Biodegradable nanoparticles formulated from poly (d,l-lactide-co-glycolide) (PLGA) have been extensively investigated for sustained and targeted/localized delivery of different agents including plasmid DNA, proteins and peptides and low molecular weight compounds. Research about the mechanism of intracellular uptake of nanoparticles, their trafficking and sorting into different intracellular compartments, and the mechanism of enhanced therapeutic efficacy of nanoparticle-encapsulated agent at cellular level is more recent and is the primary focus of the review. Recent studies in our laboratory demonstrated rapid escape of PLGA nanoparticles from the endo-lysosomal compartment into cytosol following their uptake. Based on the above mechanism, various potential applications of nanoparticles for delivery of therapeutic agents to the cells and tissue are discussed.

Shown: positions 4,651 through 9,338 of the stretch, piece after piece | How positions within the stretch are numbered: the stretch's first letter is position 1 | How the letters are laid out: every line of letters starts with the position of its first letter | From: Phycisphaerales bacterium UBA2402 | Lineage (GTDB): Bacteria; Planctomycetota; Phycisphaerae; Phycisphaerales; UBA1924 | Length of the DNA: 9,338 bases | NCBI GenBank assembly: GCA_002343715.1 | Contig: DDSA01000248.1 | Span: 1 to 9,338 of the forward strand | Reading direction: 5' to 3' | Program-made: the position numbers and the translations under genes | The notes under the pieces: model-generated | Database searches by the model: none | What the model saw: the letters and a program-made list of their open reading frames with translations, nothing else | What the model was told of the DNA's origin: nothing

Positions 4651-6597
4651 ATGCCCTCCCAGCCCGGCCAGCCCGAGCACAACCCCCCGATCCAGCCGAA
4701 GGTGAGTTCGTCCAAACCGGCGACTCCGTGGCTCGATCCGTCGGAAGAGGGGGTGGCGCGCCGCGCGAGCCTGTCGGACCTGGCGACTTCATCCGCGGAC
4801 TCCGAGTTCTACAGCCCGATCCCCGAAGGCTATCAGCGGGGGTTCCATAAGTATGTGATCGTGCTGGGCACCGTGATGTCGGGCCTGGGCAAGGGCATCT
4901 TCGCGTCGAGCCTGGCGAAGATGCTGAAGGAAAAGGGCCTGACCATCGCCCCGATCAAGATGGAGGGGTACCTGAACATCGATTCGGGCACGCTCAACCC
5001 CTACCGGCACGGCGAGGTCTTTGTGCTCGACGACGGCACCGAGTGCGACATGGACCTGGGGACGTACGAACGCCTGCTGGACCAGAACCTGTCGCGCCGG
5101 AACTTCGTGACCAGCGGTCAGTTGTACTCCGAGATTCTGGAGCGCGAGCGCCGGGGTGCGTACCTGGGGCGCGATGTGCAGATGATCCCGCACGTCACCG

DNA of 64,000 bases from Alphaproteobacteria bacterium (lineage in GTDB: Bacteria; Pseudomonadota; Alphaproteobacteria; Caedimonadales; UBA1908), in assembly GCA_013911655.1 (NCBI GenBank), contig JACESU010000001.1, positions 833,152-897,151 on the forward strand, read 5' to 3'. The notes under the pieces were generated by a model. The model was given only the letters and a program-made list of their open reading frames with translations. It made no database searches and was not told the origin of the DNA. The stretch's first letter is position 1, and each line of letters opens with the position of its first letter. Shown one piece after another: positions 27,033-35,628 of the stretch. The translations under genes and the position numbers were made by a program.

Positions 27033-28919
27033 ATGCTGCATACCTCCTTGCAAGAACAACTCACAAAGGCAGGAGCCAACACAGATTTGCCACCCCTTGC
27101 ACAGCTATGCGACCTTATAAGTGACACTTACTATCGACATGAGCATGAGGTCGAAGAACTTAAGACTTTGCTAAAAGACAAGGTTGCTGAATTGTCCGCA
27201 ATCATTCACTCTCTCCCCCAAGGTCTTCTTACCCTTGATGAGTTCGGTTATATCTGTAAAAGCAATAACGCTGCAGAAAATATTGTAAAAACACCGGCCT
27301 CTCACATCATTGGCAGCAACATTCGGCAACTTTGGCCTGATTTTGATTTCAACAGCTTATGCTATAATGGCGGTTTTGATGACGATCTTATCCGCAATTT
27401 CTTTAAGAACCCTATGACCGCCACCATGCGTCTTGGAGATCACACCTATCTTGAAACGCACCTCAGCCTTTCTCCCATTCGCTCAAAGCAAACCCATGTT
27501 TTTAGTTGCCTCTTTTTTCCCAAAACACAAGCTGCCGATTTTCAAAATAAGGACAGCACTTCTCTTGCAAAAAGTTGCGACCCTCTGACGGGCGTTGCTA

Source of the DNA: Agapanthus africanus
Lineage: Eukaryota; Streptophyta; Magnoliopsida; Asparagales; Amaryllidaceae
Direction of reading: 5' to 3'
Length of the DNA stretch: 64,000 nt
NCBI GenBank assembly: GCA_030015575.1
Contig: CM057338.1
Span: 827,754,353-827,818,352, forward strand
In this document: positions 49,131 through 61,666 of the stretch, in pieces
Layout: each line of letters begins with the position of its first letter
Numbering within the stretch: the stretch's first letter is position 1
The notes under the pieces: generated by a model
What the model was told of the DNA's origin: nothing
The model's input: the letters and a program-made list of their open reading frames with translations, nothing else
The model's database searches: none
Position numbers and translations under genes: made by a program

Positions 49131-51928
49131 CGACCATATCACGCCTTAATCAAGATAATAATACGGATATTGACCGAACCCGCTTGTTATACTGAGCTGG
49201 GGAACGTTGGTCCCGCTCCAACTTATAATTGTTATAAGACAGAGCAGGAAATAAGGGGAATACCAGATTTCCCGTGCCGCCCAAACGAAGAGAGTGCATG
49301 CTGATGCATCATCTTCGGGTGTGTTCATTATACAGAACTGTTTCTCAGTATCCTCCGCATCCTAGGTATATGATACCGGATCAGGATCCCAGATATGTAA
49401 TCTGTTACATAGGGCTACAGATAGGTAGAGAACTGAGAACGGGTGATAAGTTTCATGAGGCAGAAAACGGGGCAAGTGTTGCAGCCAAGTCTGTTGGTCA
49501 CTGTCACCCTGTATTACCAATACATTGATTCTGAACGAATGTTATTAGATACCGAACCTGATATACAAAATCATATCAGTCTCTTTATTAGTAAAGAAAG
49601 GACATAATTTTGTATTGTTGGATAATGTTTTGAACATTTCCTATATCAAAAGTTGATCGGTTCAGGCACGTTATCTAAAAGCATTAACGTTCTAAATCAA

Bibliographical noteFunding Information:
JP is supported by a Predoctoral Fellowship from American Heart Association, the Heartland Affiliate. The work described in the review is partially contributed by Dr. Wenzong Zhou, Swayam Prabha, Jasmine Davda, and Dr. Sanjeeb K. Sahoo in Dr. Labhasetwar’s laboratory. Some of the work described in the review was carried out in collaboration with Dr. Robert J. Levy, University of Pennsylvania, Philadelphia and Dr. Gordon L. Amidon, University of Michigan, Ann Arbor. Grant support from the National Institutes of Health, Heart, Lung, and Blood Institute (HL 57234) and the Nebraska Research Initiative-Gene Therapy Program. We would like to thank Janice Taylor and Tom Bargar for their assistance with microscopic studies and Ms. Elaine Payne for secretarial assistance.
- Biodegradable polymers
- Gene therapy
- Protein delivery
- Sustained release